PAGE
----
Marketing has to face the reference-price and find the justification for charging more, or establish a new reference, which covers the added value of the specific product/service. When the main value is based on practical-need the rational should be the unique value of the extra practical-need that the product yields. Status has its own rules and opinion-leaders and if they give the product a nod it is possible, even desirable, to charge much higher price. The real difficulty lies with the category of value of pleasure, because not only the client has a real difficulty to translate value to money, she is not going to tell us what she thinks. Presenting the product image as significantly higher than the reference is a real marketing challenge.
The good news about the reference-price is that it limits the negotiations between sellers and buys. When there is no reference, like when the product is actually a project, developed according to the specifications of the client, then both sides fall into the trap of cost-plus. This is a natural lose-lose situation. I’m afraid we still do not have a universal solution for a win-win. Do you?
8 thoughts on “Translating Value to Money”
Wow! It’s a real insight! Many years, many entreprenyers said that it’s desirable situation when there is no reference. And you here say that it’s “lose-lose” situation and it sounds reasonable.
It’s food for thinking. Thank you!
Would building a piece of custom software or a custom factory fall into the category of no reference price and as such a lose – lose situation if cost plus is used?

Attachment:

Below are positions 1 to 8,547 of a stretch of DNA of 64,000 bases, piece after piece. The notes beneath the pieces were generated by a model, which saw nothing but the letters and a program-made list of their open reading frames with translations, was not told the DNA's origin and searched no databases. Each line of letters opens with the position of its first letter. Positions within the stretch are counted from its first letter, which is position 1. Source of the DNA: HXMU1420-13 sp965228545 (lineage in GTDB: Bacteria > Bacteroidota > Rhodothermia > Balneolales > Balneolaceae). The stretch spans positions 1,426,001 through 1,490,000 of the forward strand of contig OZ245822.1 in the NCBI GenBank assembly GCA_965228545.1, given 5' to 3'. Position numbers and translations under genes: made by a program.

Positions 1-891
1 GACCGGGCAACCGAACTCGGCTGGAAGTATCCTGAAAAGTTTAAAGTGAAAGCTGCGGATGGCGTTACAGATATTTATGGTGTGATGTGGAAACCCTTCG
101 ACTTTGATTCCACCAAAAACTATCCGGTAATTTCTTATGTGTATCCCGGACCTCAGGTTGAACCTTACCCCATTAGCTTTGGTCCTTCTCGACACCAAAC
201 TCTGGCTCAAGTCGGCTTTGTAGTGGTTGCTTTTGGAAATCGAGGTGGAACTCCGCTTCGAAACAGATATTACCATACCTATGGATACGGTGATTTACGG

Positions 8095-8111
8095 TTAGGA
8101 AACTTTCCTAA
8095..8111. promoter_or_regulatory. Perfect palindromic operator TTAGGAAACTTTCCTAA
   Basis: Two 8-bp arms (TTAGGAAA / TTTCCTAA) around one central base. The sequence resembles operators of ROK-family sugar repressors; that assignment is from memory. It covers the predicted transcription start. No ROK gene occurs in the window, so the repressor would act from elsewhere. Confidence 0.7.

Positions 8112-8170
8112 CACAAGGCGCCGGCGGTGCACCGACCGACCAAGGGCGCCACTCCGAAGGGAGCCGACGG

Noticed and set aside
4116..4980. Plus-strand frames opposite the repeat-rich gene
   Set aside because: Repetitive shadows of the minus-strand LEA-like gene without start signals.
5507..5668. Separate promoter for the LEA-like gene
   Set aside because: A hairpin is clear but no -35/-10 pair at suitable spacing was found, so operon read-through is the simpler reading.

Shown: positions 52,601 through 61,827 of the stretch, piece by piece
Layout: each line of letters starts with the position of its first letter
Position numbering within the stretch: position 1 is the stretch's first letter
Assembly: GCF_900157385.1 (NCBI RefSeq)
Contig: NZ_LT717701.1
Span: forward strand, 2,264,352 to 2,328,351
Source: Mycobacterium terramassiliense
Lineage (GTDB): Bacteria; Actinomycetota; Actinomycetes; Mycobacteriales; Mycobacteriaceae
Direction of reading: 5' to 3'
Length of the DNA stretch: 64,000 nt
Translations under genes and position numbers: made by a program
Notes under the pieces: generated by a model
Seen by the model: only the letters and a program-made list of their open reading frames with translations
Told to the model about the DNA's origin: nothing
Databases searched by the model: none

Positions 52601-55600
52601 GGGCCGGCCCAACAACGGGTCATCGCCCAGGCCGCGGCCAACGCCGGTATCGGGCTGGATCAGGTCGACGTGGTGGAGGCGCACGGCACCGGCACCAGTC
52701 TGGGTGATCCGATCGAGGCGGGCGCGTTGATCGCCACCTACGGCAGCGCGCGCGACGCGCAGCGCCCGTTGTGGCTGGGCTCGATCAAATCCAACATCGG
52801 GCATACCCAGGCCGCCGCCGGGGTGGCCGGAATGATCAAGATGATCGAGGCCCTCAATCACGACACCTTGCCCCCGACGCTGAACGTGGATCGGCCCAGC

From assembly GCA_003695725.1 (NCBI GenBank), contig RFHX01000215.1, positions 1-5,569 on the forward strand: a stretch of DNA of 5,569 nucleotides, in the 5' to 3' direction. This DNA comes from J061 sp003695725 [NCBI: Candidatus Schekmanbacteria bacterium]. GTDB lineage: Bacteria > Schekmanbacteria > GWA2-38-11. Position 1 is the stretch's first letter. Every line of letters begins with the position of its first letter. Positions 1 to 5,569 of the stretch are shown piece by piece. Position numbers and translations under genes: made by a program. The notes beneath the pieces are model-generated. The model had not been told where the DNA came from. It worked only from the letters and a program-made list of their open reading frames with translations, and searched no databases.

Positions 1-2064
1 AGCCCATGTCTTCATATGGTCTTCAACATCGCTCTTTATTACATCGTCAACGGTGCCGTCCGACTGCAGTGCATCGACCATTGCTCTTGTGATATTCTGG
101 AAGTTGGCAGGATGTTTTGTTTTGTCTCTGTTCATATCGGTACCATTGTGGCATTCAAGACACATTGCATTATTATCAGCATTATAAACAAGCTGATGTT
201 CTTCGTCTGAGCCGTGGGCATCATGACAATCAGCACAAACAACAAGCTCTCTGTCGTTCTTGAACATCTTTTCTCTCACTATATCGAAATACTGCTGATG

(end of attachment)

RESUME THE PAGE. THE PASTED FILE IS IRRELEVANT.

In such custom cases, does other parameters than price suddenly become the reference point to which the value of the product is measured? Such as lead time, level of customization, service etc.
Rasmus, suppose there is an agreement that the customized software would yield to the client organization $10M additional profit per year for the next 5 years. Suppose also that developing that software, using your very highly talented software engineers, require about 200 man-hours – maybe up to 300 man-hours.
You offer great quality, service and response. I agree that those can add something to the agreed price.
What price can you hope for?
Can you get $3M? After all the agreed value is far-exceeding that figure. Don’t you think that asking $10K per one hour is a barrier? Just think how the CEO would deal with having to justify the cost to the board!
How about trying to convince the client that actually your team would need 10,000 hours to develop the software. You might need to add a lot of features (not truly needed) to justify the overall price tag of $3M. Of course, to deliver software after 10,000 man-hours takes quite long time.